The Top of Nowhere
Path to Nowhere is odd in the world of Gacha Gaming. Dropped out of seemingly nowhere with little hype, fanfare, or marketing into the laps of mobile gamers, you’d expect little of PTN. Not to mention how strange such a launch is in a post-Genshin Impact world where every game is trying to stand out from the sea of imitators and cash grabs. But despite not having had vast sums of money spent on commercials, PTN is a solid RPG game with a lot going for it. Let’s dive in.
Jet Black Worlds and the People in Them
While it has become something of a cliche that non-Japanese gacha games feature dreary art direction and depressing post-apocalyptic settings, as seen in such titles as Arknights and Girl’s Front Line, Path to Nowhere takes a slightly different route than the ruined Earths of its peers and sets its story in an enormous prison, and makes its playable characters, called Sinners here, a cast of misfits and criminals that are both tragic and likable. While many of these characters have done terrible things to land themselves in prison in the first place, the writing behind them conveys well to the player that there is more to them than the crimes they have committed and often provides vital background and context for such acts in the first place.
The story is similarly interesting and mysterious, serving up small clues about the role of the player character in the grand scheme of things and the woes that have befallen the world outside the prison to justify such a gigantic structure existing in the first place. While grim and dark, it never falls into cliché simply because the writing is so good and the characters themselves grounded enough that the whole affair doesn’t feel completely ridiculous. Adding to the charm of the story is excellent English voice acting spread across both the main story and side events.
So what about the gameplay? PTN is best compared, and is nearly identical, to its fellow Tower Defense game Arknights. These two games play approximately the same; you position characters to battle on a grid of squares and then set them to auto-attack against foes trying to get to your base. The big difference here in Path to Nowhere is that you can move characters in real-time during combat, making it easier to recover from setbacks and put characters back into combat they have defeated everyone in a particular lane or space. Changing character position on the fly changes things enough to set PTN from its fellow games. Additionally, it adds an extra element of player agency that is quite enjoyable.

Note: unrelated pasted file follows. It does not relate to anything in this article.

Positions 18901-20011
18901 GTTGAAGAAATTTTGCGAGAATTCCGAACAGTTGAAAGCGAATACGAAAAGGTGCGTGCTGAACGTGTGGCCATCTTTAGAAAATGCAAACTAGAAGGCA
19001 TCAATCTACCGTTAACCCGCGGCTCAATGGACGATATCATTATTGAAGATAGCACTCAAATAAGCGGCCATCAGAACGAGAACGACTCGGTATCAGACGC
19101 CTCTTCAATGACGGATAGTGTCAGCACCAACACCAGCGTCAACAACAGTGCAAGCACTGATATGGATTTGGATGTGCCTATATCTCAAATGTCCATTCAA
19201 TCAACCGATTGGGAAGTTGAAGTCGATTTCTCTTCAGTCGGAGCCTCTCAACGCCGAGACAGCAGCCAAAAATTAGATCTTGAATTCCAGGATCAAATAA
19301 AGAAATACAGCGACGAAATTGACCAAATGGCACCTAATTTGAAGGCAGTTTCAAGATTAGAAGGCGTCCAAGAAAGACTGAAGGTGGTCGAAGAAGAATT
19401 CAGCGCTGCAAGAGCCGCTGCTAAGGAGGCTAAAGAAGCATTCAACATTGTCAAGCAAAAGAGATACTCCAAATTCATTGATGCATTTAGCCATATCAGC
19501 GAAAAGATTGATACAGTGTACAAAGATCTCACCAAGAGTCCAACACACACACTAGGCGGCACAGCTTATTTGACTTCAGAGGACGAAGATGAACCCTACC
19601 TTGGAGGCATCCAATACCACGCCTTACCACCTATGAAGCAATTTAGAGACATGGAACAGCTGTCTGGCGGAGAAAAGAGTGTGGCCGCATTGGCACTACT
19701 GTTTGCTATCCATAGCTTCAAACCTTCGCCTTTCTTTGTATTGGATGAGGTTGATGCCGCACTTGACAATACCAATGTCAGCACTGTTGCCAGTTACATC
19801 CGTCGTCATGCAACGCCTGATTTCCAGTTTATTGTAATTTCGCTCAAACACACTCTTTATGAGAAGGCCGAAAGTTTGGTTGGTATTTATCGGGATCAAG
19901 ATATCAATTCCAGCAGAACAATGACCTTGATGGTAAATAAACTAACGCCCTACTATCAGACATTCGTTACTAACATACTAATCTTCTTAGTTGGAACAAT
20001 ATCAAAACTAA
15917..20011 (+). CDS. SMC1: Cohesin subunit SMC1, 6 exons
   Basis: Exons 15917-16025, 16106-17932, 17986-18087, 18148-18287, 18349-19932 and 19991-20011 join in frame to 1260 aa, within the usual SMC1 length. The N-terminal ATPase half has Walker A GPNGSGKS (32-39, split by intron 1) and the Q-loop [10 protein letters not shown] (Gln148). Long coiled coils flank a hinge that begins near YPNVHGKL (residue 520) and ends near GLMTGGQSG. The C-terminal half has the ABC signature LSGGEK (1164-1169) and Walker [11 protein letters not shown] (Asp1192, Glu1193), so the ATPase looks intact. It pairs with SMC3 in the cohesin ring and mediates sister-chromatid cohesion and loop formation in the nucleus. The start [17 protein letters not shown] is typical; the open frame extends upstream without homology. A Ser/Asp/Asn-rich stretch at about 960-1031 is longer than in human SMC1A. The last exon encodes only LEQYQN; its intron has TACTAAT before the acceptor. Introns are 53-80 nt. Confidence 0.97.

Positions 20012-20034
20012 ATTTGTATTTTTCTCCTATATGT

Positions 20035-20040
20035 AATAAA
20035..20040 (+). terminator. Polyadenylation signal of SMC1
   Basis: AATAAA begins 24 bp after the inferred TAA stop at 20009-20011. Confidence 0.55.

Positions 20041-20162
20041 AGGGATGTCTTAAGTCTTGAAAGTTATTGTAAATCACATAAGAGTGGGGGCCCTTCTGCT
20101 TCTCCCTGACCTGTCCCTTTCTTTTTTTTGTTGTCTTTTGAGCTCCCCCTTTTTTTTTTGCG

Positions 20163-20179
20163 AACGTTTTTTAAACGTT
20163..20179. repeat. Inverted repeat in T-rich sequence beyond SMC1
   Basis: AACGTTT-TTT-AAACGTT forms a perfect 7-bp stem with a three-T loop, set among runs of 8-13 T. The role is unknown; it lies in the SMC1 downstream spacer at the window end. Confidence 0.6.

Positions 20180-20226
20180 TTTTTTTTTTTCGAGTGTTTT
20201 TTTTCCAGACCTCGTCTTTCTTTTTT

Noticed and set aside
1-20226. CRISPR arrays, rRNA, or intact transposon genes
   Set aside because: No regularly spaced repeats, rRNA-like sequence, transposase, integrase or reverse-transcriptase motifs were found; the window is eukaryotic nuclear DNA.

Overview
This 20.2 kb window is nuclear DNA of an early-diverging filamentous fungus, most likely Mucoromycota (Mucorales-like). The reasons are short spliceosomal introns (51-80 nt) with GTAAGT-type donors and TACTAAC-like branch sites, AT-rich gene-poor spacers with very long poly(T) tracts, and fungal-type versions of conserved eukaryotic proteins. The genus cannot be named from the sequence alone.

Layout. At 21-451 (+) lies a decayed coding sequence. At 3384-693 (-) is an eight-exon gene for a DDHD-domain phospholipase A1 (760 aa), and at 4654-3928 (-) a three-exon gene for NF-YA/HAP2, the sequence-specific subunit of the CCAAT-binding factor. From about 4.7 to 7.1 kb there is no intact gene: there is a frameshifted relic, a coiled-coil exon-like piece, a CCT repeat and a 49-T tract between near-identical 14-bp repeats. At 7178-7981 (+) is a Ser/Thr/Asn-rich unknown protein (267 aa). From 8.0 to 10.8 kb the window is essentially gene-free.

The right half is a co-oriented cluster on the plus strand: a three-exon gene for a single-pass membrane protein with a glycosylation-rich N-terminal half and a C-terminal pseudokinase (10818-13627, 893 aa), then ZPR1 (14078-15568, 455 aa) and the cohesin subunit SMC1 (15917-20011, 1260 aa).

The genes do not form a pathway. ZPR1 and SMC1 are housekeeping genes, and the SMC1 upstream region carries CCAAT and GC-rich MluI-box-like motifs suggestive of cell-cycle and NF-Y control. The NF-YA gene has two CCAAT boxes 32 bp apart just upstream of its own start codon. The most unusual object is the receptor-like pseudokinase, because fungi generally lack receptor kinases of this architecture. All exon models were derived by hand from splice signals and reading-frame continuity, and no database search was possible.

Battles in Path to Nowhere are often smaller than in other games and on maps that tend to go from right to left without as many complications. This means the game is more straightforward than expected in the early story stages, but gimmicks appear to spice up battles as you progress. These include giant bosses that take up huge areas on the map and defense missions that see players holding out against endless waves of enemies for a fixed amount of time rather than eliminating them all.
Building Better Sinners
Battle also gives players materials to upgrade their characters. While this is fairly standard, what Path to Nowhere does well in this regard is allowing players to skip playing out a stage for materials after it has been cleared once. This is done without using an item, as this quality of life improvement often does in other games, but simply by spending stamina and choosing the number of times you wish to run the stage. This makes improving characters and fishing for other items effortless and eliminates the constant time sink of grinding that often plagues other similar mobile titles.
The last thing to discuss is the gacha in this game. Things are standard here, with 80 summons being the hard upper limit to get a guaranteed 6-star character, the highest rarity, and the amount of summons you’ve done carries over between gacha events. While not the best in the genre, there is enough safety net here for spenders and those who have saved for months to get something good from a given summon.
Is it Hardcore?
Path to Nowhere elevates the Tower Defense genre by focusing on its moody story and characters. That, when backed up by interesting gameplay tweaks and quality-of-life features gamers will appreciate, make it one of the biggest surprises in recent mobile game history.
- Excellent visual and storytelling
- voice acting is professional and well done
- Gameplay is just different enough from other Tower Defense games to be interesting
- Quality of life features are outstanding and really make for a smooth experience.
- May not be different enough from other similar games for enfranchised players.
- The story can be depressing at times.